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Brewery Improves Efficiency in Multiple Areas with Ignition

Stone Brewing Uses Ignition for SCADA, MES, Historical Analysis, and More

Stone Brewing is the ninth-largest craft brewery in the United States — and is growing larger. Based in San Diego and founded in 1996, Stone Brewing added new facilities in Richmond, Va., and Berlin in 2016. To run its main brewery in Escondido, near San Diego, Stone uses Ignition by Inductive Automation® for supervisory control and data acquisition (SCADA) and for its manufacturing execution system (MES). Ignition is an industrial application platform with several tools for creating solutions in SCADA, MES, human-machine interface (HMI), and the Industrial Internet of Things (IIoT).

“We’re always looking to improve process efficiency, and with Ignition, we can do that,” said Garrick Reichert, automation engineer at Stone Brewing. With Ignition’s unlimited licenses, tags, and projects, Stone is able to expand on Ignition whenever it wants. Stone began using Ignition in 2013, in its fermentation area, and the platform has been leveraged for additional projects ever since.

“With Ignition, if you can think of it, you can make it happen. The sky’s the limit,” said Reichert. He and his colleagues have used Ignition to update several processes. “It’s replaced our ‘Sneaker-Net,’” said Reichert, referring to the old method of employees walking around the plant and gathering information via paper and clipboard. With Ignition, Stone’s real-time data is accessed from more than 50 computer screens.

Variety of Uses

Stone uses Ignition in the brewing process from start to finish. Current or future uses include control of pumps and valves, statistical process control (SPC), historical analysis, overall equipment effectiveness (OEE), management of recipes and work orders, tracking of critical downtime, tracking of key performance indicators (KPIs), ingredients consumption, and transaction of finished goods out to the warehouse. Many uses of Ignition will be expanded into the Richmond and Berlin facilities.

Ignition gives Stone the big picture as well as the details. “Sometimes I need to keep an eye on what’s going on throughout the entire brewery at the same time I’m brewing,” said Alex Rodriguez, senior brewer at Stone. “Ignition’s great, because from the control room I can see exactly what’s going on throughout the brewery.”

Brewers get a lot of help from Stone’s engineers, who use Ignition to quickly make changes to the application’s screens when needed. “I’ve seen our Ignition project grow vastly in its capabilities,” said Brittany Bellefeuille, automation engineer at Stone. “We’ve upgraded a lot of our screens, to give our operators more user-friendly data-entry points. And we’ve given managers the ability to look at reports quickly and easily.”

The reports have been well-received, Bellefeuille noted. “Our upper-level management really enjoys the reporting they get from Ignition,” she said. “It’s been requested that we do the same kind of reporting in our facilities in Richmond and Berlin.”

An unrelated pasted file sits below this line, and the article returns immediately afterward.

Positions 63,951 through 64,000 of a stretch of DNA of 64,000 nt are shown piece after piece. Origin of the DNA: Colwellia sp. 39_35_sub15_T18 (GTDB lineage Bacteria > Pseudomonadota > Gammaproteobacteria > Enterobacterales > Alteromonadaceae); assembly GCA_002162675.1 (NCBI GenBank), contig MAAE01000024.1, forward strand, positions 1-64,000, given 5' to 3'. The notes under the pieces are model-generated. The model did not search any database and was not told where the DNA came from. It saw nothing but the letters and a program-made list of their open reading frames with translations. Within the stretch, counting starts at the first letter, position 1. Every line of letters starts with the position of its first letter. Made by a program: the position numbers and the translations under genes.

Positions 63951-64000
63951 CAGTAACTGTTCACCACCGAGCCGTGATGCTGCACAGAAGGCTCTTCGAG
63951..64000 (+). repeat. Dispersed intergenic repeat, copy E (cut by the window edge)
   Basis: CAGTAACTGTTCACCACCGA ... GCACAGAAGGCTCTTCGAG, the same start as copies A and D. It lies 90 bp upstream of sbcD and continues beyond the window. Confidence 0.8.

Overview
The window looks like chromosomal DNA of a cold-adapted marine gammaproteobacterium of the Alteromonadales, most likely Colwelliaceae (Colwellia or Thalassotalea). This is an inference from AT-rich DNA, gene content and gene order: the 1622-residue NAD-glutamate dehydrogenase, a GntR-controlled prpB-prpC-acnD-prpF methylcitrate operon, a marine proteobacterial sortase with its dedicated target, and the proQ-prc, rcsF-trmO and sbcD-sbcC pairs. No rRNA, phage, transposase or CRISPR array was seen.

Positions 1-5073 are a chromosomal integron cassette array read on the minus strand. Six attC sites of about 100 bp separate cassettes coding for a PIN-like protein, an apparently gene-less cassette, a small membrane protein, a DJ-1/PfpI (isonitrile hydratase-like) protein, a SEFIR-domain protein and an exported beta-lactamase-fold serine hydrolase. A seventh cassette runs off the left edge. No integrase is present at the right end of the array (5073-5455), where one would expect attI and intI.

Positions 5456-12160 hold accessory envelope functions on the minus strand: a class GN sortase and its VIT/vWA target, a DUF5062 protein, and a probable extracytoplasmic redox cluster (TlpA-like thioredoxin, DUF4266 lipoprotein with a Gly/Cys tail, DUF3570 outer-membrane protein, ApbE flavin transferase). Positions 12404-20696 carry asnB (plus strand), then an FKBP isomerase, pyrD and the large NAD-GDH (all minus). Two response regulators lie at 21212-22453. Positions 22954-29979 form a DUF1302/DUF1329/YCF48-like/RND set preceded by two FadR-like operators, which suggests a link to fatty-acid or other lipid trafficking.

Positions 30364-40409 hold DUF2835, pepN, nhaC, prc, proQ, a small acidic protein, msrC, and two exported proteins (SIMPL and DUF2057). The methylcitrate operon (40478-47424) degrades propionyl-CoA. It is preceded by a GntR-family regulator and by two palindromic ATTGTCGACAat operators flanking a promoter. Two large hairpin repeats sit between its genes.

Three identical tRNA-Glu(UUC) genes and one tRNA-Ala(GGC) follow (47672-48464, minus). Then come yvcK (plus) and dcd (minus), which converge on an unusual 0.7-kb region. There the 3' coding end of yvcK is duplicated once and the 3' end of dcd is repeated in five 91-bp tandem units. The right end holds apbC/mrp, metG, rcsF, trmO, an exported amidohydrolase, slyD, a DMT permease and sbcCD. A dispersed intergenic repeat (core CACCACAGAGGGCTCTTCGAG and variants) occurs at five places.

Ignition has paid off for Stone in several ways. “We like Ignition because it’s cost-effective,” said Reichert. “The unlimited clients make it available to anyone on the plant floor. And everyone can track data in real time.” And installation was easy. “Ignition is a very simple installation,” he said. “It’s easy to get up and going — and to expand from there.”

Versatile Tool

Stone also uses Ignition to control its water reclamation facility. “We’re in Southern California, a drought-stricken area,” said Rodriguez. “So we have a water reclamation system, and we reclaim all of our wastewater. And it’s all automated through Ignition.”

Stone also appreciates Ignition’s OPC Unified Architecture (OPC UA) capabilities, which allow it to work with nearly any programmable logic controller (PLC). “We have at least five different PLC types in this building,” said Reichert. “We can just open the box, and OPC UA can connect to each one of them.”

Once the connection is made, data flows and the insights begin. “Through Ignition, we learned that some of our fermentation chill times were really long,” said Reichert. “We used that information to prove we needed to upgrade our systems, and get more efficient chilling. And now we’ve got our chill times down to under 48 hours.”

That’s just one of many examples of Stone leveraging the data for better processes. “Everyone at Stone uses the data,” said Reichert. The company studies the data, formulates problem statements and targets, analyzes root causes, develops solutions, and then monitors and revises as needed, constantly improving its systems.

Bellefeuille likes the freedom Ignition gives her. “I like that Inductive Automation is continuously updating the Ignition platform, and the designer,” she said. “So as a programmer, I can just focus on making my screens user-friendly, instead of on how to use the designer itself. That gives me a lot more time to perfect my screens.”

She also used Ignition in a previous job. “When it was time for a career change, I really wanted to work at a place that made great beer, and also used Ignition,” she said. “So that’s how I came to be at Stone Brewing.”

Bellefeuille uses the online training videos posted on Inductive University, Inductive Automation’s free online learning center. She finds the videos to be fast and helpful when she needs a reminder on how to do something in Ignition. “Ignition always provides a lot of support for the programmers,” said Bellefeuille. “There are videos available online, and there’s a lot of support overall.”

Stone Brewing’s staff appreciates that, along with the varied capabilities of the Ignition platform. “It’s pretty impressive, the number of things we use Ignition for,” Rodriguez said.